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I recently found out how to use tuples thanks to great contributions from SO users(see here). However I encounter the problem that I can't add a tuple to another tuple stored inside an array of tuples. For instance if I define:

arrtup=empty((2,2),dtype=('int,int'))
arrtup[0,1]=(3,4)

Then if I try to add another tuple to the existing tupe to come up with a multidimensional index:

arrtup[0,1]+(4,4)

I obtain this error:

TypeError: unsupported operand type(s) for +: 'numpy.void' and 'tuple'

Instead of the expected (3,4,4,4) tuple, which I can obtain by:

(3,4)+(4,4)

Any ideas? Thanks!

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2 Answers 2

up vote 3 down vote accepted

You are mixing different concepts, I'm afraid.

Your arrtup array is not an array of tuples, it's a structured ndarray, that is, an array of elements that look like tuples but in fact are records (numpy.void objects, to be exact). In your case, you defined these records to consist in 2 integers. Internally, NumPy creates your array as a 2x2 array of blocks, each block taking a given space defined by your dtype: here, a block consists of 2 consecutive blocks of size int (that is, each sub-block takes the space an int takes on your machine).

When you retrieve an element with arrtup[0,1], you get the corresponding block. Because this block is structured as two-subblocks, NumPy returns a numpy.void (the generic object representing structured blocks), which has the same dtype as your array.

Because you set the size of those blocks at the creation of the array, you're no longer able to modify it. That means that you cannot transform your 2-int records into 4-int ones as you want.

However, you can transform you structured array into an array of objects:

new_arr = arrtup.astype(object)

Lo and behold, your elements are no longer np.void but tuples, that you can modify as you want:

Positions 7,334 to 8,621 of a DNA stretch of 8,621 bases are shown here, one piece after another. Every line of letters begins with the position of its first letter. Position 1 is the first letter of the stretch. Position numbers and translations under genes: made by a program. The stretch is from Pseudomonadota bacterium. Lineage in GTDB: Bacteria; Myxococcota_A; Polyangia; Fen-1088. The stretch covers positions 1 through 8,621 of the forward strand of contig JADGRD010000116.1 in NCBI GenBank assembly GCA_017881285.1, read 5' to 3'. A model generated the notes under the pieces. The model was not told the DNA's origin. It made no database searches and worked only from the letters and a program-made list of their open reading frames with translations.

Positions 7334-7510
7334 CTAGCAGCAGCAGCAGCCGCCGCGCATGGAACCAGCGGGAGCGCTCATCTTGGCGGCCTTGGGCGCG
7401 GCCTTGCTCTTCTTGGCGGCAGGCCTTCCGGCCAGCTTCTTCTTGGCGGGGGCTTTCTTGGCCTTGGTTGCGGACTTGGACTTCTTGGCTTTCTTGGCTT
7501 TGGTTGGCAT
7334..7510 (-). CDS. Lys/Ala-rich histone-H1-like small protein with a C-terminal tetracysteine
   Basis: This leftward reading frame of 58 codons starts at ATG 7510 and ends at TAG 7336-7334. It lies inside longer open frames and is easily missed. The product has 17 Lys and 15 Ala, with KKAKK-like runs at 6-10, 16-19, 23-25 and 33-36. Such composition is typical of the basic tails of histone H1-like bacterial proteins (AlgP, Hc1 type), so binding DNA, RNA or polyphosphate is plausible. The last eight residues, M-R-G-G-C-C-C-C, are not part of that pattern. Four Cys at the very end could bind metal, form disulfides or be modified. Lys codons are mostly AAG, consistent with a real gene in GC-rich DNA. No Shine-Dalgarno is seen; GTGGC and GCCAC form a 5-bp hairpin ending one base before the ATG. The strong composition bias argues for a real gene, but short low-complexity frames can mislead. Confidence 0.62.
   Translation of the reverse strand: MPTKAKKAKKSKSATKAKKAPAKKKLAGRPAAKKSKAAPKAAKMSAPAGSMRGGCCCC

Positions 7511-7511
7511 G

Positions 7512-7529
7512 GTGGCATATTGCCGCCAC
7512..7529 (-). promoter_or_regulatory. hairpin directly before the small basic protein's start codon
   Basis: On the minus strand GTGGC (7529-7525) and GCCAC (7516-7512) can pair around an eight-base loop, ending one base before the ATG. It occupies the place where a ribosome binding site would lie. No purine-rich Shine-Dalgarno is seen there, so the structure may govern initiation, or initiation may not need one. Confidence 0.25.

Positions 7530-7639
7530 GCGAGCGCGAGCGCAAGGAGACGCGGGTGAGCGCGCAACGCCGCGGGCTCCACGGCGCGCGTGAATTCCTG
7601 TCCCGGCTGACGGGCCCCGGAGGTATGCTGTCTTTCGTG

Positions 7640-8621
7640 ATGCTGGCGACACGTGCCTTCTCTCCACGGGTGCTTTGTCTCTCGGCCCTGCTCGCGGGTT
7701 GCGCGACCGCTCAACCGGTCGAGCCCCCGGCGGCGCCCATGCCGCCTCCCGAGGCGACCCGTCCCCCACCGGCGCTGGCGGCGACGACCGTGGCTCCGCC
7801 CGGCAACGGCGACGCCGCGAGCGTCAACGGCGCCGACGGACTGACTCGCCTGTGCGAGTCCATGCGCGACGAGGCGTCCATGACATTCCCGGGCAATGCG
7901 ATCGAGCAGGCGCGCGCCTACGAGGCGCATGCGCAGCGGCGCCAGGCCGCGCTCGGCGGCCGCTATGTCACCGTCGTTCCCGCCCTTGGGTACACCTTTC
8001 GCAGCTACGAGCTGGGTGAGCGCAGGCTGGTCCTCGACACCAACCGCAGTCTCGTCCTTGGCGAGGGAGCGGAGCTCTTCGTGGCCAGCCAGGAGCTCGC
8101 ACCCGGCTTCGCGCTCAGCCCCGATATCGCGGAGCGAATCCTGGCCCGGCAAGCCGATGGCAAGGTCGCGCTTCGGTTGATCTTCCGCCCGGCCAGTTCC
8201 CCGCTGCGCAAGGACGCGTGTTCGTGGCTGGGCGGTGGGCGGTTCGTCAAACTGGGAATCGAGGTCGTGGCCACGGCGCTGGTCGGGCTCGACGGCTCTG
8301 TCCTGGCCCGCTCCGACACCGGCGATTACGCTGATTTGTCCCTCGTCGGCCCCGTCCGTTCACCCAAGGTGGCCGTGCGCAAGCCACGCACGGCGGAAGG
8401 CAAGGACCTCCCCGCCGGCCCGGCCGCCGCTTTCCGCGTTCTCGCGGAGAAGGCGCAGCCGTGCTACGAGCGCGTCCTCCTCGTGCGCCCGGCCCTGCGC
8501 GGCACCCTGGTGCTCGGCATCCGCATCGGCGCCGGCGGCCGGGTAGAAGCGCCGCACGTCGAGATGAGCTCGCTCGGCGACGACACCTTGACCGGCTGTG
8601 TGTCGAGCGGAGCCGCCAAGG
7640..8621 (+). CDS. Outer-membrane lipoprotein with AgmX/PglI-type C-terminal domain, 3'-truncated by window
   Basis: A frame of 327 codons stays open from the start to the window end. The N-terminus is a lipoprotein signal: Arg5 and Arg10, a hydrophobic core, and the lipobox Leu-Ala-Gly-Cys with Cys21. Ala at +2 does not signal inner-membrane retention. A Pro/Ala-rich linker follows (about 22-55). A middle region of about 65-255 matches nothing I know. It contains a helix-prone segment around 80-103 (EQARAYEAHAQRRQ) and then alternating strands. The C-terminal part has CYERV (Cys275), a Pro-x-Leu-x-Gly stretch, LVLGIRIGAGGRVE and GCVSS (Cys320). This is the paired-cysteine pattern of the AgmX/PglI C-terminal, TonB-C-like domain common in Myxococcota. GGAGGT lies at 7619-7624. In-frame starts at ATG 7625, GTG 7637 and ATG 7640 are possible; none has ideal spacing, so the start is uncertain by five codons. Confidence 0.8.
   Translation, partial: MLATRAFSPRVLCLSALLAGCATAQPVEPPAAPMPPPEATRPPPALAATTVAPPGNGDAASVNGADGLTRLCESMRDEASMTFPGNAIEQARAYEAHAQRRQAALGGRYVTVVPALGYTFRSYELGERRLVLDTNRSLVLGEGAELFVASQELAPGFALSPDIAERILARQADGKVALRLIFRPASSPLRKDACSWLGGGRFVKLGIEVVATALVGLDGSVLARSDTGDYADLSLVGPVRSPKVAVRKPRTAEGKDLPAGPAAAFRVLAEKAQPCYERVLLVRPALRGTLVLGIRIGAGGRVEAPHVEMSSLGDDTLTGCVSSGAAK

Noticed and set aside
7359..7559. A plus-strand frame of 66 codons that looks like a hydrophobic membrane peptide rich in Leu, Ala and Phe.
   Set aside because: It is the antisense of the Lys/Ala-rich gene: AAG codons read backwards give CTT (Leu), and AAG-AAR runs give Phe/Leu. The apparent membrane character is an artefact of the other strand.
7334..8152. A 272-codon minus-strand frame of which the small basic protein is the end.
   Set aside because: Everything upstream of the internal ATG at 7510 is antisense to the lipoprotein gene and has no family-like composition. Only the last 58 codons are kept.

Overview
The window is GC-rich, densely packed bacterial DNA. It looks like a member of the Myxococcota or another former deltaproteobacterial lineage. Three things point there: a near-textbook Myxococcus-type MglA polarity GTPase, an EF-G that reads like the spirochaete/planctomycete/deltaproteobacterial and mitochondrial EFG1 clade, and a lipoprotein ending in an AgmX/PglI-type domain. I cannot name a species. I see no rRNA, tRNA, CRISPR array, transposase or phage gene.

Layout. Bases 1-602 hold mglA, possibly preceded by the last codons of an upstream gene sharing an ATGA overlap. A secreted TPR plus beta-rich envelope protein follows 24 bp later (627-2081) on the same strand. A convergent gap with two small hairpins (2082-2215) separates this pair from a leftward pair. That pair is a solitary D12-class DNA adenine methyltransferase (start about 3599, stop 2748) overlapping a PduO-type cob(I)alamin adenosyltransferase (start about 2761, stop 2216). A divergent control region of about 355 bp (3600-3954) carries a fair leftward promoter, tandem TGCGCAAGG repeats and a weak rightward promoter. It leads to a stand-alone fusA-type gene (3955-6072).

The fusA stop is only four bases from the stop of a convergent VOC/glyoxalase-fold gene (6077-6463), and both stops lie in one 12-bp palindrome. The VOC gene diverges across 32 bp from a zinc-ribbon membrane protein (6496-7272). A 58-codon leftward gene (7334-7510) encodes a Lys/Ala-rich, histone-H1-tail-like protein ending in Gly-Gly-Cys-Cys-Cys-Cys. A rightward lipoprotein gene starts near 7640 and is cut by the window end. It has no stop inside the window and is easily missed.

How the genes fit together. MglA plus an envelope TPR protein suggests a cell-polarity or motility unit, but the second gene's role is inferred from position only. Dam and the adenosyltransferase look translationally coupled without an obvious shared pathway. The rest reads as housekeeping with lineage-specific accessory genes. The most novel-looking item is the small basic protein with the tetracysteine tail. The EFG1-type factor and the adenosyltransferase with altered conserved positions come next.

new_arr[0,1] = (3,4) # That's a tuple
new_arr[0,1] += (4,4) # Adding another tuple to the element

Your new_arr is a different beast from your arrtup: it has the same size, true, but it's no longer a structured array, it's an array of objects, as illustrated by

>>> new_arr.dtype
dtype("object")

In practice, the memory layout is quite different between arrtup and newarr. newarr doesn't have the same constraints as arrtup, as the individual elements can have different sizes, but object arrays are not as efficient as structured arrays.

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That is a very nice explanation, thanks! So in practical termns, the ndarray is always filled with numpy.void objects, regardless of what the dtype says. In that case, the dtype is only a useful definition in terms of storing data, since I am able to store a tupe of the kind if defined, but not able to retrieve it. Right? I still dont understand what's the point in not being able to just yield the object out of the array in the shape I defined it with . –  vint-i-vuit Sep 6 '12 at 14:46
    
That's cool! Thank you, so instead of the initial empty statement I will extend it to arrtup=empty((2,2),dtype=('int,int')).astype(object) or a shorter less specific version of arrtup=empty((2,2),dtype=object). Thank you! –  vint-i-vuit Sep 6 '12 at 14:55
    
@vint-i-vuit: Yep, using object for your dtype will let you do what you want. Compare np.empty((2,2), dtype=(int,int)) and np.empty((2,2),dtype=object) –  Pierre GM Sep 6 '12 at 15:01
    
This is a nice answer. I wish I could upvote twice :). –  mgilson Sep 6 '12 at 15:05
    
@Pierre GM: actually np.empty((2,2), dtype=(int,int)) defines an array in each ndarray position, not a tuple, right? You need the single quotes like: dtype=('int,int'). But I agree with your point :) –  vint-i-vuit Sep 6 '12 at 15:06

The traceback is pretty clear here. arrtup[0,1] is not a tuple. It's of type `numpy.void'.

You can convert it to a tuple quite easily however:

tuple(arrtup[0,1])

which can be concatenated with other tuples:

tuple(arrtup[0,1]) + (4,4)
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To elaborate - numpy doesn't provide __add__ for its void type/object; and considering the name, it makes sense. –  Burhan Khalid Sep 6 '12 at 14:40
    
damnit, but why is it a void!? I fill it with a tuple, dont I? –  vint-i-vuit Sep 6 '12 at 14:41
1  
@vint-i-vuit -- No -- you fill it with the integers that were stored in your tuple. when you do a[...] = ..., the __setitem__ method is called on a. In this case, __setitem__ takes the information from the tuple and stores it as a numpy.void type. –  mgilson Sep 6 '12 at 14:43
    
that works, thanks! but I still don't understand why I can't retrieve the tuple stored. –  vint-i-vuit Sep 6 '12 at 14:44

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